Borgata Phil Ivey

Borgata, Phil Ivey Spar Over Appellate-Bond Stay Motion

There’s more legal action in the high-profile “edge sorting” case pitting Phil Ivey and co-defendant Cheng Yin “Kelly” Sun and New Jersey’s Borgata Hotel Casino & Spa. The latest topic of dispute is another attempt by counsel for Ivey and Sun to have the appeal of the $10.13 million judgment in favor of the Borgata formally certified as “final” (and moved on to the appellate level), without Ivey having to post the amount of the bond.

To date, Ivey and his lawyer have resisted all efforts by counsel for the Borgata’s parent company, Marina District Development Co. LLC, to get that $10 million and change into the legal system, to be awarded to whichever side prevails upon appeal. The most recent memorandum in the case, filed by Borgata counsel Jeremy Klausner, accuses the Ivey side of intentional foot-dragging and much more in an attempt to keep that money out of the legal reach of the Borgata, come what may at appeal.

This latest brief on behalf of the Borg is a response to a motion filed by Ivey lawyer Louis M. Barbone in late July. That motion asked that the late-2016 ruling be declared final — the Borgata response agrees with this — but asks that the financial element, that $10.13 million in owesies, be stayed pending the “strong showing of likelihood of success on appeal and the substantiality of loss upon defendants.” That later means that, yes, $10.13 million is a lot of money, and Ivey, Sun, and possibly Sun’s backers would rather not have to put that money up as bond, which is normally the case.

If it all sounds like we’ve been here before, we have. The two sides have been arguing about the appellate bond since at least February of 2017. Back then, that question was deemed unripe, since Gemaco was still a defendant in the Borgata lawsuit. The Borg has since dropped its claims against the Kansas City-based cardmaker, thus removing that legal technicality.

Both sides have resorted to classic legal fuckery in making their arguments, which is admittedly part of what’s made the lengthy circus so entertaining. Nonetheless, it’s hard to see how Barbone’s latest motion on behalf of Ivey and Sun was anything other than a delaying tactic, as Borgata’s Klausner asserts. Stating “likelihood of success on appeal” is legalese for “you’ve fucked up,” which no judge is likely to take well.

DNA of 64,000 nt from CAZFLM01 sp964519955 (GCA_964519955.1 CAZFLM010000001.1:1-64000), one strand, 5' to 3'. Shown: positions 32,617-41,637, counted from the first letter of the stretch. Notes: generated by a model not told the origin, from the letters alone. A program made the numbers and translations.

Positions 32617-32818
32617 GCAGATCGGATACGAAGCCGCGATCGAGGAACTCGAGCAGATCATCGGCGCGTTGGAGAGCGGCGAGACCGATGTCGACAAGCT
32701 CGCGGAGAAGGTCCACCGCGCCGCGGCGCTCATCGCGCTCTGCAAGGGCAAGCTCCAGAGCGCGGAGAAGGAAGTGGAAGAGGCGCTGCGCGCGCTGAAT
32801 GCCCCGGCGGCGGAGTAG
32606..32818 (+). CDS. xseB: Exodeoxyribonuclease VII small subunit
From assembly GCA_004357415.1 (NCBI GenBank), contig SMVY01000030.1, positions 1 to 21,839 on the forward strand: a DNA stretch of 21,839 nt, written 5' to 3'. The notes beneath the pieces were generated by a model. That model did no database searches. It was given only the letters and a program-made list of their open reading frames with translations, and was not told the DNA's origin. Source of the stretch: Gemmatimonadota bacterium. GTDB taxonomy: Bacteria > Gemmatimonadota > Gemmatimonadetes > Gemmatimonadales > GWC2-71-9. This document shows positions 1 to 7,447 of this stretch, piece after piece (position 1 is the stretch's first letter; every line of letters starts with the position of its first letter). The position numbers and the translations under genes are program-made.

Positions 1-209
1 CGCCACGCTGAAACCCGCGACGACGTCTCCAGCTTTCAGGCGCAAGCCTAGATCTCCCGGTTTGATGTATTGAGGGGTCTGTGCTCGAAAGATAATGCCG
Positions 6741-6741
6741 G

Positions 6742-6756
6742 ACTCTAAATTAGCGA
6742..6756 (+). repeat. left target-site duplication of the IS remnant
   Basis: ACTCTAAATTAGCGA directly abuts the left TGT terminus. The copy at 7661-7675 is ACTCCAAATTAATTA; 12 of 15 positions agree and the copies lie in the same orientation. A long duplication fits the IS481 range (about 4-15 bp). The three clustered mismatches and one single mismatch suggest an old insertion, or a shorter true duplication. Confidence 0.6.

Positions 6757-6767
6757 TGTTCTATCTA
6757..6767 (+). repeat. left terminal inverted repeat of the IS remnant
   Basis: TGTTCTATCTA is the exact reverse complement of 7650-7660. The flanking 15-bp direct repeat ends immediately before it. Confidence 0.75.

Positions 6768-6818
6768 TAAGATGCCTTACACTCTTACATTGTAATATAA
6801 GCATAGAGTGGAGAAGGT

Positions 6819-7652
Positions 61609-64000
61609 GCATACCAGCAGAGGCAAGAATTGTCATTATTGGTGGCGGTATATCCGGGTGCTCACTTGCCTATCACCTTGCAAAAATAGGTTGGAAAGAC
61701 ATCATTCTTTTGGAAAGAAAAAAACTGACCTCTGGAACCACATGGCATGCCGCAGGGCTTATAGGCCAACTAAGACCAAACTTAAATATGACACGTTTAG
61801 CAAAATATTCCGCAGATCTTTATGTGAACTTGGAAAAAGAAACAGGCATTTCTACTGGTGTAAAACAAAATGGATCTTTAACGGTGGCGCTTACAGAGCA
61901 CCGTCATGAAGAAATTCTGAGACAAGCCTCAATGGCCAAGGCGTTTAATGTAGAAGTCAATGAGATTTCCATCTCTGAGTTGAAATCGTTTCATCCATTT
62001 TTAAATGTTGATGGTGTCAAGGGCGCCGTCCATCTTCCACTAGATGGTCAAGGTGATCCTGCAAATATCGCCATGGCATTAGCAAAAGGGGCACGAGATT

And further, the argument that having to post the $10.13 million is financially damaging to Ivey and Sun is… well… moot. Whether one believes that the 2016 ruling in Borgata’s favor was correct or not, or whether Ivey cheated or not, the standard legal precedent is that one has to post the ruling’s adjudged amount is a part of being able to make that appeal. There are exceptions, but not wanting to ’cause it’s a lot of money generally isn’t one of them.

As Borgata’s Klausner wrote, “There is no testimony or evidence in this case that Defendants will be prevented from pursuing their careers as professional gamblers if a stay is not granted. Defendants’ brief does not even try to make the argument; it just cites Minard [an earlier case regarding an appellate bond] in an attempt to get this Court to infer that Defendants are in danger of ‘shutting down.’ To the extent that professional gambling even can be compared to the businesses in Minard, publicly available facts show Ivey is a very long way from going out of business. First, let us not forget that Ivey has Borgata’s $10 million. As early as October 2012 (immediately after the fourth trip to Borgata), Ivey knew that his edge sorting scheme was unmasked, with Crockford’s publicly withholding about $12 million in alleged winnings. There is no indication that Ivey did not prudently sock away Borgata’s $10 million, figuring that was the next shoe to drop.”

Klausner’s filing than goes on to detail Ivey’s recent activity on the high-stakes poker scene, by way of inferring that Ivey has plenty of wealth and is flaunting judicial process.

From the latest brief: “Ivey returned to play tournament poker this past May. He placed third in the Triton Series Short Deck Event in Montenegro, staking the $127,000 entry and taking home $2.2 million. In June 2018, Ivey claimed a late seat in the aptly named Super High Roller Bowl at the Aria Casino in Las Vegas. Although he did not place in the money, he had no problem coming up with the $300,000 entry. This month, Ivey was back at the World Series of Poker in Las Vegas, the poker world’s most prestigious series of events. His first event was the $100,000 No-Limit Hold’em High Roller (Event #5), which carries an entry fee of $100,000. He also participated in the $50,000 Poker Players Championship (Event #33), posting the $50,000 buy-in and winning $111,447, as well as the Main Event, posting the $10,000 entry fee and taking home $23,940.”

Klausner’s reply brief, which asks for a summary dismissal of the Ivey motion, then fires a healthy broadside: “Entrance fees for other poker tournaments are far less than $10,000 and one can play online poker with initial deposits of under $100. He is not in danger of being prevented from playing poker.”

Later, Klausner writes, “This case is about money, nothing more and nothing less. Ivey already has Borgata’s $10 million and he is clearly not in danger of going out of business. Defendants did not and cannot demonstrate irreparable harm as a matter of law. They are not entitled to a stay pending appeal.”


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